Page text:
However, Legarreta has not stopped there and has taken this a step further. She was keen to take all the time dimensions into consideration: "As Ramn Ramos, my thesis supervisor, says, time can be taken in four ways: as a resource, in other words, as if it were something that runs out; as a scenario, where time is given and is marked out by timetables and calendars; as a horizon where time cannot be obtained and is changeable; and finally there is embodied time. In the last one the human being is time, and periods of life, women's fertility cycles, etc., are included in that."
Donated time, as a tool for studying
So bearing in mind these time dimensions and the material, moral and political factors that transversalize them, Legarreta has put forward a tool for analysing time distribution: donated time. To achieve this, Legarreta has borne in mind the work of the anthropologist Marcel Mauss. "In Mauss' view, donation meant giving, receiving and giving back." Voluntary work would be an example close to donation.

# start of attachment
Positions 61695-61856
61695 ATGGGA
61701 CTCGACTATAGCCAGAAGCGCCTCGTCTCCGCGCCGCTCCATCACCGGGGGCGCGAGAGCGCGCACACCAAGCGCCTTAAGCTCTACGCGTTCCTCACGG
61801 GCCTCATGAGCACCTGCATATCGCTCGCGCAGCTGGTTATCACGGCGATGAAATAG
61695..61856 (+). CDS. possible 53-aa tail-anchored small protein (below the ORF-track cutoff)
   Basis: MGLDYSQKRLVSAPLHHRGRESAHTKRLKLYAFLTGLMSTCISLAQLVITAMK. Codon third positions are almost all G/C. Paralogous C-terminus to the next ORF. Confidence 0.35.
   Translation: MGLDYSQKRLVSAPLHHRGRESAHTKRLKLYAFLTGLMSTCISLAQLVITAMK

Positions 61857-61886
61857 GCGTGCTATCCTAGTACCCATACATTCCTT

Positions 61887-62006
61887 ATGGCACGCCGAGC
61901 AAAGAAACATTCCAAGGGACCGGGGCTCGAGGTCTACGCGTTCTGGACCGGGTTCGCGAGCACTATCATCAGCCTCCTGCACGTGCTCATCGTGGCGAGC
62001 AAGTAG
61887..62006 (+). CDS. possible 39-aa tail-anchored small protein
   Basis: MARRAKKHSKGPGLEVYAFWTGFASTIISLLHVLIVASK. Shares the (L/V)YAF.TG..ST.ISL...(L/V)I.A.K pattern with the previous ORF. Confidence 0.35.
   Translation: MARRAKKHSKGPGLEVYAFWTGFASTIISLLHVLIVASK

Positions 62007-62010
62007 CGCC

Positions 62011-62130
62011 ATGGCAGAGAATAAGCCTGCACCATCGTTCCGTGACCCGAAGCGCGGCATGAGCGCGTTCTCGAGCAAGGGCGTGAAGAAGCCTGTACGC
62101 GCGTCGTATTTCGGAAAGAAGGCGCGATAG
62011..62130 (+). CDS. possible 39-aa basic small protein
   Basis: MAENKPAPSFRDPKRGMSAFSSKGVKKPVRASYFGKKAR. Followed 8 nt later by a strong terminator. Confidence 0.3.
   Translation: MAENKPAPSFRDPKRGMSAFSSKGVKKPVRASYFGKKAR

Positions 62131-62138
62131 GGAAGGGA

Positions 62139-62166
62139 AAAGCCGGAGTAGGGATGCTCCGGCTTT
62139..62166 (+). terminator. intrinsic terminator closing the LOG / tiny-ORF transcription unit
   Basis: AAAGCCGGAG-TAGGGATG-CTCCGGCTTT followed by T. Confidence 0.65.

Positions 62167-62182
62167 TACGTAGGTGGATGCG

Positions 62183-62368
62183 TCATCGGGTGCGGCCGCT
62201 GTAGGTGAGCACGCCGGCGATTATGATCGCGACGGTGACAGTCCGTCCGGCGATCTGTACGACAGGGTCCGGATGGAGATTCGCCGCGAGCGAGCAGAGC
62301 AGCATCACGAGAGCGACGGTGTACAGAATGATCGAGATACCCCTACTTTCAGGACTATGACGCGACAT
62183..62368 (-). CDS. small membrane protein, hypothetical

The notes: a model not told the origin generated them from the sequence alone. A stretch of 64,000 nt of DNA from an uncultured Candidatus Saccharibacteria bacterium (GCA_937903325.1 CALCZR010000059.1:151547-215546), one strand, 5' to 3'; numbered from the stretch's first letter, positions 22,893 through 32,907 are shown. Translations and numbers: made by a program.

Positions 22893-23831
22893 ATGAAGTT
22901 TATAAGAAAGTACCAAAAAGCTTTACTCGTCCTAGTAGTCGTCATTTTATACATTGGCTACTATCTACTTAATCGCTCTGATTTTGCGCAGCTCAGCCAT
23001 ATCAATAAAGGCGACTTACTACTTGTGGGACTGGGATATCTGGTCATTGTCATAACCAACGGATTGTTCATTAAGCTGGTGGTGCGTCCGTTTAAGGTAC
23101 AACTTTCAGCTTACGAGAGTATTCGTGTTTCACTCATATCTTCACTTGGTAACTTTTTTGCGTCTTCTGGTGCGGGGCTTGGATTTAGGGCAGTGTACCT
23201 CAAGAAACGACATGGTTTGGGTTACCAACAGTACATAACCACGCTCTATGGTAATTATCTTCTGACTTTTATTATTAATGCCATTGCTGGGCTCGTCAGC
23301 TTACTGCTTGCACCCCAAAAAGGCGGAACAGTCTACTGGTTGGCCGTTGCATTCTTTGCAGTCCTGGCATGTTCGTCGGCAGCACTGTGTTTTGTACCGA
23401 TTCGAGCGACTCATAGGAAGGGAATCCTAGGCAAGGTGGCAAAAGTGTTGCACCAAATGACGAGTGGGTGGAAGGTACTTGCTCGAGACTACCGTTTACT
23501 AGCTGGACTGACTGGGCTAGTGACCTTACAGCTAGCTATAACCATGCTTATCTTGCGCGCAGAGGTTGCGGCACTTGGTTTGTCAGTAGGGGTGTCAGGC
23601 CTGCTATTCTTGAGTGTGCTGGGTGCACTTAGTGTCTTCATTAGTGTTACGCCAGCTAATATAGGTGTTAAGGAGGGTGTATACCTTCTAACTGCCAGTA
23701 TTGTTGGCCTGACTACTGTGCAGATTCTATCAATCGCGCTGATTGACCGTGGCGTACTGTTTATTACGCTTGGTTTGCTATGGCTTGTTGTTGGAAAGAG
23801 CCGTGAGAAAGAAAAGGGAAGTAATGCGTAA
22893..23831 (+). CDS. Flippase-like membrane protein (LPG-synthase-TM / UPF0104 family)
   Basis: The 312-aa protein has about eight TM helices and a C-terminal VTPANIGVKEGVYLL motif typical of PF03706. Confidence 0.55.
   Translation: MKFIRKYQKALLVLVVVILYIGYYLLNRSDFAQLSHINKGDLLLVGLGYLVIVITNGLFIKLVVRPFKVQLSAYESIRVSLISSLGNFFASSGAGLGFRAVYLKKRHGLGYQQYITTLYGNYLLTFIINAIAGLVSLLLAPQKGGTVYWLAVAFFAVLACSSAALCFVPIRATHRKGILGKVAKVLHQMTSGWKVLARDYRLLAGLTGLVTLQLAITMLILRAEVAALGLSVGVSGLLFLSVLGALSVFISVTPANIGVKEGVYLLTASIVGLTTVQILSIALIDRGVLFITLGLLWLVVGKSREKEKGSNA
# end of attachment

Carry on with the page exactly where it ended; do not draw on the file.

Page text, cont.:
Understood thus, the view of time is not linear but circular. "For example, as a child a person can receive this from his/her parents; then as an adult he/she gives it to his/her parents and offspring; and in old age will cherish the hope of receiving it from his/her offspring, even though that is not so clear nowadays." That concern is widespread in society and exposes the fact that donation time does in fact exist and has its own rules. In actual fact, shortfalls and conc
|Contact: Aitziber Lasa|